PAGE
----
Utility-based Alerting Philosophy Possible decision metrics Physical metrics (time, distance…) SOC metrics Utility Previous research (e.g. Pritchett): “nuisance alerts” and nonconformance indicate operator/pilot has a preferred internal evasion strategy for the hazard. Utility decision theory: A “rational” agent acts to maximize its expected outcome utility. Notion: Design alerting system as a rational utility-based agent. 1. Assign numerical utility to different trajectory outcomes. 2. At each moment compute expected utility for different alert options (alert now, defer alert). 3. Defer alerting until it has greater expected utility than not alerting.
Experimental Testbed x(t + Δt) = v Δt w = Gaussian white sequence y(t + Δt) = y(t) + u + w u = Alert input = 0, nominal (defer alert) u evade, constant bias y collision hazard y(t + Δt) y(t) x v Δt alert = first u evade defer alert Any input sequence allowed
Experimental System Outcome Utilities Outcome utility definitions Safe outcome and no alert occurred+U 0 Safe outcome and alert occurred+U 1 < U 0 Collision with or without alert0 y x post alert nominal U0U0 0 0 U1U1
Utility Computation u A recursive algorithm can yield an approximate E[ Utility ] for each point in time for each input option (alert or defer). For this simple system, can also propagate E[ Utility ] backward from the end states. u evade u nom y x f(y, u nom ) u nom max E[ Utility ] u
Trajectory Modeling Nominal Avoidance current state In traditional trajectory models (in fact, in all models in current use) the future state trajectory is propagated assuming a single control behavior is used (e.g., if no alert is issued, state will continue along Nominal trajectory forever). Simple, but the safety along the Nominal branch is actually probably higher than predicted because we could divert from that branch later.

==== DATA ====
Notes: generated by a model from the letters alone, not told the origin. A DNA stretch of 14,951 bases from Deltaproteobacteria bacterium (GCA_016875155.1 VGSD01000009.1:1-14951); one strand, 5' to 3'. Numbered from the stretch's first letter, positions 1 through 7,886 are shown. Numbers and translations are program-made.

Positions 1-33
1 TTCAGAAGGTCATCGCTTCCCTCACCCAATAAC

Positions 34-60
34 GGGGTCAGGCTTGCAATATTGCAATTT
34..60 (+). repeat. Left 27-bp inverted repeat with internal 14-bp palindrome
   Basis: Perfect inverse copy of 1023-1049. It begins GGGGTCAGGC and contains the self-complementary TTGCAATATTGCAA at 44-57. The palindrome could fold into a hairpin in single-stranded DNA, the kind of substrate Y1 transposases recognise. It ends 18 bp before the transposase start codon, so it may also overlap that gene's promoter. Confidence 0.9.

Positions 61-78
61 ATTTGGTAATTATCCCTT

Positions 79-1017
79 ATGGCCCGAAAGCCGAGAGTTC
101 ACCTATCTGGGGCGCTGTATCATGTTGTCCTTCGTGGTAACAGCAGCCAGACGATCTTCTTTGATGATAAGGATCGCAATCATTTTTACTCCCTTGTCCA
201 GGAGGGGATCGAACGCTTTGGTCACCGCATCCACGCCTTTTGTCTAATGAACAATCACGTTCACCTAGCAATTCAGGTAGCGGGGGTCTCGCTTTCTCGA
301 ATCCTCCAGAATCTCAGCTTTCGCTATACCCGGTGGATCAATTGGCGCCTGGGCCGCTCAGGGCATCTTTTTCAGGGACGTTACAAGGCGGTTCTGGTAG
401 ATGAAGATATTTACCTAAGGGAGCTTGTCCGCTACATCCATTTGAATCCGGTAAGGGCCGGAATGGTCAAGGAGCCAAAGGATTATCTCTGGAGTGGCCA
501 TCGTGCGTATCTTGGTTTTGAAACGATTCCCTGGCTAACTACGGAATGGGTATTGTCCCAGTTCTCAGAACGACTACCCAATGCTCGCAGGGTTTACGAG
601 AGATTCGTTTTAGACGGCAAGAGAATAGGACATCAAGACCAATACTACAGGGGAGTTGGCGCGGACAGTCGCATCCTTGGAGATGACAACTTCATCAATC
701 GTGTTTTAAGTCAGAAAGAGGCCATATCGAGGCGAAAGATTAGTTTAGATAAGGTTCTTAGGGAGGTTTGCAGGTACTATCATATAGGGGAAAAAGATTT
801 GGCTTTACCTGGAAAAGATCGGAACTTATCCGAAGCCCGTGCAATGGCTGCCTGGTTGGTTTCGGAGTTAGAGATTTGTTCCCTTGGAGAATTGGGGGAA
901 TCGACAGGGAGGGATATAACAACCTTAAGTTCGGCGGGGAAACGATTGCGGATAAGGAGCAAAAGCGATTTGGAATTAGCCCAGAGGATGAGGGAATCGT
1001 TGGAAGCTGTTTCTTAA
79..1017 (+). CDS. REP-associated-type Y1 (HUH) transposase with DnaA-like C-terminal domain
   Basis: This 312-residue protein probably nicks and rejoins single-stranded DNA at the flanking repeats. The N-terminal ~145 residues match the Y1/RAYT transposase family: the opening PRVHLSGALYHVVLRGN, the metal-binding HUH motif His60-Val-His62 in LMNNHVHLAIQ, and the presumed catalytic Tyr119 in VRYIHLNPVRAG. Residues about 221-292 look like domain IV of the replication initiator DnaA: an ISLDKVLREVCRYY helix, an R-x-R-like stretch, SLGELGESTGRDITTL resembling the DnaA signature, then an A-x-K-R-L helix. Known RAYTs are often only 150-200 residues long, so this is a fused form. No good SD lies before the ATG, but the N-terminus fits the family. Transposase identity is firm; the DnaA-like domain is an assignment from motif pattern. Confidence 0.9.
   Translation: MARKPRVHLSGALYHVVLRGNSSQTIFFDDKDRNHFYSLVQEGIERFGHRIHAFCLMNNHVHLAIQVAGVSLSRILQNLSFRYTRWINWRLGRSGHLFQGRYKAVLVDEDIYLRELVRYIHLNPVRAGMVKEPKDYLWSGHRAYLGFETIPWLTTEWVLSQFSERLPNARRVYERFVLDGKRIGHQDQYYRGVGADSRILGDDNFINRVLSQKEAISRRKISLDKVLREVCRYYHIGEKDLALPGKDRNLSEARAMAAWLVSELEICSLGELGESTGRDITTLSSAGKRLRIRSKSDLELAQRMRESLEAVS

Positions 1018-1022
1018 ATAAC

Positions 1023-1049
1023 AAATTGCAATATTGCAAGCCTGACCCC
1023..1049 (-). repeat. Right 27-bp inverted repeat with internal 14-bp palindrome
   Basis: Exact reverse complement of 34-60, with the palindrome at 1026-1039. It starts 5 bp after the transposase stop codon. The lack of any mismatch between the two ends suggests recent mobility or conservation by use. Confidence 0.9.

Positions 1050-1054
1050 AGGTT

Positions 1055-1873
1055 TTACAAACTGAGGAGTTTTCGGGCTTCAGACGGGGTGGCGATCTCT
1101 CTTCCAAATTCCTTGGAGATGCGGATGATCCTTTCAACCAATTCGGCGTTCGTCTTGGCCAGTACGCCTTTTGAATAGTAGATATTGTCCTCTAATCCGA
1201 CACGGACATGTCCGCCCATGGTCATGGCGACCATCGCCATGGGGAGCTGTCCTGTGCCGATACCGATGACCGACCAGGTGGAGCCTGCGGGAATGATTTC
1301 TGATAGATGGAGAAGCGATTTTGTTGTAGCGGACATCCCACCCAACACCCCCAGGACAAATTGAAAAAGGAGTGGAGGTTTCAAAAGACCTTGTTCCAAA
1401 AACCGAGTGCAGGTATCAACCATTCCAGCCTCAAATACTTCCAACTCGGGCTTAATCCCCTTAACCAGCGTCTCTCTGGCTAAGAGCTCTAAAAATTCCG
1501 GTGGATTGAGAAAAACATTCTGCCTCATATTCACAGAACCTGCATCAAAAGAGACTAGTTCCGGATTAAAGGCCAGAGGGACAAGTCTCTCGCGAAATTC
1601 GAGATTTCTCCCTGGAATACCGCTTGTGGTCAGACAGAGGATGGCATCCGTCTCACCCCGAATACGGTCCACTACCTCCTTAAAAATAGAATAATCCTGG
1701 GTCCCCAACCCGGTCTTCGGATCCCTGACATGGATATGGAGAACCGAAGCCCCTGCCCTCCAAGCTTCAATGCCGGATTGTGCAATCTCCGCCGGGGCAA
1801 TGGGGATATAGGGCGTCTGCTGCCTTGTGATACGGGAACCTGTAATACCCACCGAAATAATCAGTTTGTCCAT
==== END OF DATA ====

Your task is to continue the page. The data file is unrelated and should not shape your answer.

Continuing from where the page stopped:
Trajectory Modeling More accurate modeling is possible by including potential for future alerts: Nominal Avoidance current state Potential future alerting actions This provides a more accurate estimate of safety (or utility) along each branch. This type of multiple-branch model was implemented in the experimental testbed. This modeling comes at a cost of complexity -- the tradeoff between complexity and performance is one aspect we will be investigating further.
Expected Utility for Different Actions E[ Utility ] Alert Action E[ Utility ] Nominal Action (Deferred Alert) x x y y
Utility-based Alert Threshold x y E[ Utility | defer ] – E[ Utility | alert ] = 0 higher utility by deferring alert in this region higher utility by alerting in this region
Mapping of Utility-based Alert Regions into SOC Space nonalert space threshold alert space P(FA) P(SA)
Next Steps Use experimental testbed to explore alerting threshold design methods Overall expected utility of the system as function of Different threshold design methods Different utility assignments Different modeling complexity (single-branch vs. multiple branch) Effect of varying process uncertainty on performance Ultimate goal: articulate the relationships between alerting system inputs and system quality (ref earlier figure)
SOC Distribution of Alert Outcomes P(False Alarm) = P(safe | never an alert) P(Safe Alert) = P(safe | alert) 0 0 1 1 SOC Domain of alert distribution Outcomes where no alert was needed or occurred Collision before alert Correct rejection distribution
Expected Utility Surfaces E[ Utility ] Alert Action E[ Utility ] Nominal Action (Deferred Alert) xx y y these would be better as simple 2-D contour plots I think, but you probably don’t have time to do that now. Just be sure to walk people through them -- where is the hazard, which way does the state move through the plot, why is it shaped the way it is…